Historical films and books always distort the historical record for dramatic purposes. Sometimes that doesn’t matter and sometimes it does. The Help, a best-selling book and now a film playing nationwide, elicited this statement from the Association of Black Women Historians.
Films & Media
The film “Day of Wrath,” directed by Carl Theodor Dreyer is in my opinion the finest film ever produced on the subject of witchcraft.
It’s no coincidence that Hollywood has a thing for Rio de Janeiro. The city’s breathtaking landscape enlivens the most uninspired camerawork. Its pulsating musical rhythms spice up any soundtrack. Rio’s favelas (slums), with their arresting squalor, stoke movie-goers’ fears and fantasies
According to the infamous seventeenth-century gossip, Madame de Sévigné, on April 24, 1671 François Vatel, distraught over the late arrival of fish for a banquet in honor of Louis XIV, committed suicide by impaling himself through the heart with a sword. Sévigné and other nobles speculated that Vatel, a well-known perfectionist, succumbed to the overwhelming pressures of planning an extravagant three-day banquet in honor of the king’s royal visit and decided to kill himself instead of having to face public humiliation for his failure.
“They did it. Not us!” According to historian Tony Judt, this was the way Europeans tried coming to terms with the fate suffered by their Jewish neighbors during the Second World War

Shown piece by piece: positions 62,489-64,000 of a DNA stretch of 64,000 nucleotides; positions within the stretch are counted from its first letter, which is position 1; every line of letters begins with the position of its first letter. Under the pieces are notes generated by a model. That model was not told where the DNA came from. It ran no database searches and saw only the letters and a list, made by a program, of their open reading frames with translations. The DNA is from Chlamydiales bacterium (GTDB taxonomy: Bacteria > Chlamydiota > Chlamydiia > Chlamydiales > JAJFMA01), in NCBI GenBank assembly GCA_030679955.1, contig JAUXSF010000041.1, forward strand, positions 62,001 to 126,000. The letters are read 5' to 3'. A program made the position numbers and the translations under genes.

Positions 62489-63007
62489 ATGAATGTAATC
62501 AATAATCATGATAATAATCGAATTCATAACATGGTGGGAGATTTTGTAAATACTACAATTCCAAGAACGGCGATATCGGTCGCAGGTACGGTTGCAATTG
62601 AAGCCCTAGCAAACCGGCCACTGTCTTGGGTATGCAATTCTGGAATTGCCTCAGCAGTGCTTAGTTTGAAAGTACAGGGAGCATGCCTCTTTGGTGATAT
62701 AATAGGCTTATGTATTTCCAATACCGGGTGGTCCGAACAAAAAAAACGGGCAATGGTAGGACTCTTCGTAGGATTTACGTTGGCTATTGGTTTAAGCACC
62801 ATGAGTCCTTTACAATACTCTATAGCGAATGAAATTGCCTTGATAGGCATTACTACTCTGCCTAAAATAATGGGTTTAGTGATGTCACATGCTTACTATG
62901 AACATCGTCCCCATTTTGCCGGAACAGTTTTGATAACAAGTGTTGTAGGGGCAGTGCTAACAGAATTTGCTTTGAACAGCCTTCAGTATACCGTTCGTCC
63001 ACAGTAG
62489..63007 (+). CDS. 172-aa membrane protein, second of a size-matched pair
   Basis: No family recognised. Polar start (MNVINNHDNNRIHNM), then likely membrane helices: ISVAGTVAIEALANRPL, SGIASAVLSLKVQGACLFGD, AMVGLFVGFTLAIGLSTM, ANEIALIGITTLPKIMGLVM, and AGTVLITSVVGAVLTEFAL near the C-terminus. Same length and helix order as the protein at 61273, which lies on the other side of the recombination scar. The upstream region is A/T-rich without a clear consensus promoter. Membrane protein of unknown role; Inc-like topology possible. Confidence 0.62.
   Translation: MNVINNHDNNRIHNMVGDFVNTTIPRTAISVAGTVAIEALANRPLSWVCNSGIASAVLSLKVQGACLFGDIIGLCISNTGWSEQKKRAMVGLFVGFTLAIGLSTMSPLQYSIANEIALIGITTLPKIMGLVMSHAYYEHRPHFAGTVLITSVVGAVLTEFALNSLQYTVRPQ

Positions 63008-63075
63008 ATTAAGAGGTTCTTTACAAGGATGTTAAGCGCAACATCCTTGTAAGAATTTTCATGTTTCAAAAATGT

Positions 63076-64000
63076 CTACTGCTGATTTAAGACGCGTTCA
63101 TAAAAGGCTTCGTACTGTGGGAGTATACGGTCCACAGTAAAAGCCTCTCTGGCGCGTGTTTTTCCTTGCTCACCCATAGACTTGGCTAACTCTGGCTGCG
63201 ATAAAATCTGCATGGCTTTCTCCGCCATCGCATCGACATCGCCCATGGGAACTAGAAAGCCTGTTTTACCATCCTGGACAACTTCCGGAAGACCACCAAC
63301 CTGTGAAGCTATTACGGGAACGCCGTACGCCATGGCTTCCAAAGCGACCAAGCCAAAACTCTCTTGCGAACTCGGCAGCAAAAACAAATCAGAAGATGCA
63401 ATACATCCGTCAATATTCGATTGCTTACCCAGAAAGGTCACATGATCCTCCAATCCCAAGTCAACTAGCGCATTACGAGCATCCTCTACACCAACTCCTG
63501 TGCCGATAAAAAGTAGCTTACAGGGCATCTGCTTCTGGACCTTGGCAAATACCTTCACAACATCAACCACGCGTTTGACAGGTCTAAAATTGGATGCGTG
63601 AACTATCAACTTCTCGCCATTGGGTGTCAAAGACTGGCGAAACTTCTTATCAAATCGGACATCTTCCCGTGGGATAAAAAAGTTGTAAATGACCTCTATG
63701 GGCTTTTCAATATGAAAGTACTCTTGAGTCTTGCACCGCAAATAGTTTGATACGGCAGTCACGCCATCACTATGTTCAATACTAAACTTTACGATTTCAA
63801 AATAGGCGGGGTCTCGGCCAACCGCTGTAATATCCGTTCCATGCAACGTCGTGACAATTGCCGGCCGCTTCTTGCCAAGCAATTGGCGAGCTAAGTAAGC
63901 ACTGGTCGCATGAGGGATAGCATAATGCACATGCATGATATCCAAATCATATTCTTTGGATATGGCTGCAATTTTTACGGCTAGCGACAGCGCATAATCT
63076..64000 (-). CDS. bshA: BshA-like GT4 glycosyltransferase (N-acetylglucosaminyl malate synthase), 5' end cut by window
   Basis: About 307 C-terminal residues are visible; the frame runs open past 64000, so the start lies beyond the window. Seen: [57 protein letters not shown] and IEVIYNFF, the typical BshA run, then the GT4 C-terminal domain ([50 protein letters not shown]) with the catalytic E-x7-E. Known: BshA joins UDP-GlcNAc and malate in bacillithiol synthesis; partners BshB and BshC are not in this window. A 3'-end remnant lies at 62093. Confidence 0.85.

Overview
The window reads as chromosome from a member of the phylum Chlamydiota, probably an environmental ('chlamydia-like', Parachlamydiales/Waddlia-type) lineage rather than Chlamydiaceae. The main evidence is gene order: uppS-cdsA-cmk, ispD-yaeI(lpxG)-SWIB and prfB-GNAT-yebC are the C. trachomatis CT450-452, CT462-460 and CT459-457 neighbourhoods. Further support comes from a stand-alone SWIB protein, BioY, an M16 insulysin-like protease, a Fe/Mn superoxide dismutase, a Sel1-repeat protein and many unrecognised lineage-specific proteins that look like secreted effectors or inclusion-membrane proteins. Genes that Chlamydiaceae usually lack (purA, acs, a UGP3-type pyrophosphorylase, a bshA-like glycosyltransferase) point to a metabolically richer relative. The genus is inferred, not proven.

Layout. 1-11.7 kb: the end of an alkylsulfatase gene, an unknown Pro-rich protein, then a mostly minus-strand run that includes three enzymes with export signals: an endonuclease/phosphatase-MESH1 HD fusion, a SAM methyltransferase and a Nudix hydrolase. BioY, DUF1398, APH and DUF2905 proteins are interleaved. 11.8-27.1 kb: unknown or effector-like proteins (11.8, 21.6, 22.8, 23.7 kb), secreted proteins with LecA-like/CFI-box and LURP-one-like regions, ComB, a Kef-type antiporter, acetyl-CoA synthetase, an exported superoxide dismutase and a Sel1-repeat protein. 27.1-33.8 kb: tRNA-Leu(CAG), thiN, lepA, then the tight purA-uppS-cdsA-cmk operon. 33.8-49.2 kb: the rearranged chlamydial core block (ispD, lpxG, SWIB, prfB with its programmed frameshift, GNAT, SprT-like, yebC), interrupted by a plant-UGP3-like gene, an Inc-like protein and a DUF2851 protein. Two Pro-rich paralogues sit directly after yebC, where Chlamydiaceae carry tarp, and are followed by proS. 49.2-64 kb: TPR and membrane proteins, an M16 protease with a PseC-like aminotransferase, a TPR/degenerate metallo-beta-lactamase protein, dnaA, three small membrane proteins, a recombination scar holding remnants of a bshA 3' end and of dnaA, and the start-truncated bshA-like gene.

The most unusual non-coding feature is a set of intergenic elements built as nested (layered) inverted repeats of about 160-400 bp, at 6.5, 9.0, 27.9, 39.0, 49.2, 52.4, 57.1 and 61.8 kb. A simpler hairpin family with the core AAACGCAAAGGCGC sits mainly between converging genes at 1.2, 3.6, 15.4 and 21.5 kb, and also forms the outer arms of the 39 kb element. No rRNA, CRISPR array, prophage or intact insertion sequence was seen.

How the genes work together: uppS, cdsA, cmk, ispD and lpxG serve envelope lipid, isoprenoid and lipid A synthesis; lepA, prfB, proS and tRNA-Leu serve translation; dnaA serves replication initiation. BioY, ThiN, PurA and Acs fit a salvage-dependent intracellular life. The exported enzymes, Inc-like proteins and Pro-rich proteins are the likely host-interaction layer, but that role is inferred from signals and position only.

Over at the AHA website (that’s the American Historical Association), Jacqueline Jones recalls two favorite films with poignant links to her own experiences
The new HBO Films production of George Stevens Jr’s one-man play, Thurgood, is a portrait of a man who knows and respects the power of the law as a force in American society.
As a historian of early America, my subject predates the invention of film or video, voice or music recording, or even photography. When I watch my modernist colleagues deliver multi-media lectures – including film clips, snatches of popular music or speeches, and photos – I feel a twinge of envy.
It is Moscow in the early 1960s. In this transitional period, when Stalin’s death opened up new possibilities for private life in Soviet society, we meet three young men and a young woman who can almost bring themselves to believe that they are entitled to a life that will be individually meaningful.
The HBO series Boardwalk Empire may currently be winning laurels for its workmanlike depiction of Prohibition-era gangsters and corrupt politicos, but viewers interested in a more fully-realized work about the Golden Age of American organized crime would be wise to turn to the Coen Brother’s 1990 masterpiece Miller’s Crossing.